• for constraints must include information relating to constraints in their network, and associated network developments
    • for proposed network agreements:
      • for all proposed augmentations must include:
        • brief description of project
        • reason for augmentation
        • proposed solution
        • total cost of solution
        • how it relates to the NTNDP.
      • for all replacement expenditure must include
        • brief description of project
        • date it will become operational
        • purpose of asset
        • total cost of assets.

Project specific planning and investment decision-making

Project specific planning relates to a particular investment need, and culminates in a particular investment decision.

In some other markets project specific planning is undertaken as part of the development of the short-term plans. However, in the NEM there is a separate and distinct process for individual investment decisions, specifically the application of either the:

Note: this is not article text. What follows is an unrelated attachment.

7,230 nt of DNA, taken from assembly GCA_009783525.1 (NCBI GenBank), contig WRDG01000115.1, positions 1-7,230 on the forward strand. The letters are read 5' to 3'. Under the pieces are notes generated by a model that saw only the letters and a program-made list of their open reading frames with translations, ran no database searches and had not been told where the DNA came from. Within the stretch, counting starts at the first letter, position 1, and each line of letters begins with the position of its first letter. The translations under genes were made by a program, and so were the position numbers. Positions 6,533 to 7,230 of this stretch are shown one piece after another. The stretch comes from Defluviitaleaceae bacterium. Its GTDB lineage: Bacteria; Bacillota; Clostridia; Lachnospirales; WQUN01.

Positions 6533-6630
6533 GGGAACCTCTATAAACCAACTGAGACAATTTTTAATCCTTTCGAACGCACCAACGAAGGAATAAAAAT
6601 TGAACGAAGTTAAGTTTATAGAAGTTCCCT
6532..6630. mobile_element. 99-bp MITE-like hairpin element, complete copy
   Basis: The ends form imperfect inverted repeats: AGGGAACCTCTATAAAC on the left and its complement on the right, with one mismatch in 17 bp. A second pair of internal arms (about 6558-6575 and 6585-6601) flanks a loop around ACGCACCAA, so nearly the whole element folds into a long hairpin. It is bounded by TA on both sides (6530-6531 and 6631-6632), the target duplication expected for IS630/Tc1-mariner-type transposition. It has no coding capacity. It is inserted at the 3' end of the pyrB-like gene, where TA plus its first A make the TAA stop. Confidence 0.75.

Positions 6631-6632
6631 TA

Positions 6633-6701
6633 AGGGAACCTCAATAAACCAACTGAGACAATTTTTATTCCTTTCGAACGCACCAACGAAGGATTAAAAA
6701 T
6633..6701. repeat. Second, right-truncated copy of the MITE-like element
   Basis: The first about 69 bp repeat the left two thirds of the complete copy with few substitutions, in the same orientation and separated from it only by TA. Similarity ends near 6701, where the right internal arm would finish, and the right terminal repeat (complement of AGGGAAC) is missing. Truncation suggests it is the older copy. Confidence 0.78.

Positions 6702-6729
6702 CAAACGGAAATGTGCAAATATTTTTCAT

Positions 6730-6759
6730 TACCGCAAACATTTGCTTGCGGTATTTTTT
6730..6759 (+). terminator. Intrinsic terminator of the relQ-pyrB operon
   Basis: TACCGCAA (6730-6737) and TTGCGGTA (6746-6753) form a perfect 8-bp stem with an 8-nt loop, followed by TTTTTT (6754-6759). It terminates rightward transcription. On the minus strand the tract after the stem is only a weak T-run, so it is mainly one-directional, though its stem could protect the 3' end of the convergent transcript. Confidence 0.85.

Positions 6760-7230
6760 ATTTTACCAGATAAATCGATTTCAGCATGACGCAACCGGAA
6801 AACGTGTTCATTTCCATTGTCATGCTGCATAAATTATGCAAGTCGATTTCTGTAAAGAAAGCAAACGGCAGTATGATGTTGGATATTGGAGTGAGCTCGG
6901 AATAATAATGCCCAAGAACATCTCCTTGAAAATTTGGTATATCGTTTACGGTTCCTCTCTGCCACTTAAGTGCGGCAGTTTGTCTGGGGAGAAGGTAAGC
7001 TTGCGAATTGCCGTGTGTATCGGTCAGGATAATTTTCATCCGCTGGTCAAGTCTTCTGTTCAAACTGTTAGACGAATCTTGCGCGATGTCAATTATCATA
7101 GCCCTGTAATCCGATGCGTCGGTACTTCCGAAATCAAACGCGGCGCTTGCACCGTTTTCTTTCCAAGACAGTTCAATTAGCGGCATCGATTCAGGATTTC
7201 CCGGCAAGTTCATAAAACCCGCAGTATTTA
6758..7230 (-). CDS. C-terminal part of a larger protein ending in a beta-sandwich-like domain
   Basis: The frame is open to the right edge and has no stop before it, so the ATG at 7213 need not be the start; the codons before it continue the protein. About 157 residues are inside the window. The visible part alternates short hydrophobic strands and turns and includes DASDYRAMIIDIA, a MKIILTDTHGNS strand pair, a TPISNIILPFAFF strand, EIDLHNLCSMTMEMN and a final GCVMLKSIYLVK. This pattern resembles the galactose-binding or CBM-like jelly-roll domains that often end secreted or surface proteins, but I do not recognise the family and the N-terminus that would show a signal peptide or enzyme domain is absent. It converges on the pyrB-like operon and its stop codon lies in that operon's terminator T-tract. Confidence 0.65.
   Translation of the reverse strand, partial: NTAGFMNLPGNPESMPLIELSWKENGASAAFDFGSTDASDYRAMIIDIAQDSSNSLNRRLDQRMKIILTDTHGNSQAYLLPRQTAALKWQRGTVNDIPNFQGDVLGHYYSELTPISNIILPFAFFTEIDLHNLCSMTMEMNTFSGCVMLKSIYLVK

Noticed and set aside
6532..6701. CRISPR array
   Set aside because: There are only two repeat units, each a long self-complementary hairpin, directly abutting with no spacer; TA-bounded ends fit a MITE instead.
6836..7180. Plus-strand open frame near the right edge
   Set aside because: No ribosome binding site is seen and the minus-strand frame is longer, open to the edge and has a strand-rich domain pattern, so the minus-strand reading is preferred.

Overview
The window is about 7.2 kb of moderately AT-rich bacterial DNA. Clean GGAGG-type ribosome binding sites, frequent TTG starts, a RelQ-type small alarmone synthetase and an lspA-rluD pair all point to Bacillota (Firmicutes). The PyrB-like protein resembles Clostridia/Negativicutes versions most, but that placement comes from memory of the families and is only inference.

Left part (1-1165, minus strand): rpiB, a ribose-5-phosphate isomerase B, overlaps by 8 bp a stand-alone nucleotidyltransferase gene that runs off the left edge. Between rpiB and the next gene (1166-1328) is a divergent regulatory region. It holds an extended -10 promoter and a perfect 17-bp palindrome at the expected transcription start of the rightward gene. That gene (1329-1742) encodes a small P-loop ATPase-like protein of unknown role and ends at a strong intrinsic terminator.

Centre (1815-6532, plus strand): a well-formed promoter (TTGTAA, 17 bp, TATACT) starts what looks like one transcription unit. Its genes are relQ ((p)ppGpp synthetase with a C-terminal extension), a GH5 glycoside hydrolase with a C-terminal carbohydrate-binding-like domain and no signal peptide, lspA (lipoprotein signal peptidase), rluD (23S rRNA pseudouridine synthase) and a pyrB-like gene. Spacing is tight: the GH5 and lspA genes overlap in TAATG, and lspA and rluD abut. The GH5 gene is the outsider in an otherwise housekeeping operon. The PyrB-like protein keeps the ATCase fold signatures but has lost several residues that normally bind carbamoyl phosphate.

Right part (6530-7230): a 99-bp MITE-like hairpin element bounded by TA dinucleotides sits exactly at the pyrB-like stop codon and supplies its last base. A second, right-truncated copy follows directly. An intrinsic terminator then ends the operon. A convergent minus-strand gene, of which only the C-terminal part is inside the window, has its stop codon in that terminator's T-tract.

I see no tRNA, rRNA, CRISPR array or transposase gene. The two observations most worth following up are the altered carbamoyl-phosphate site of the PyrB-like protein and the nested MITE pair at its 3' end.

• Regulatory Investment Test for Transmission (RIT-T) – this is applied for all investments greater than $5m in value
  • Non RIT-T assessments – all other assets (e.g. $5m or less in value) must be planned in least cost over the life of the investment

In these processes, a detailed cost-benefit assessment is undertaken to identify the investment option that has the highest net benefits

Based on these assessments the TNSP then makes the investment decision.

Regulatory Investment Test for Transmission

Under the NER, the Australian Energy Regulator (AER) must publish the RIT-T. The AER must also develop and publish RIT-T application guidelines, to provide guidance on the operation and application of the RIT-T .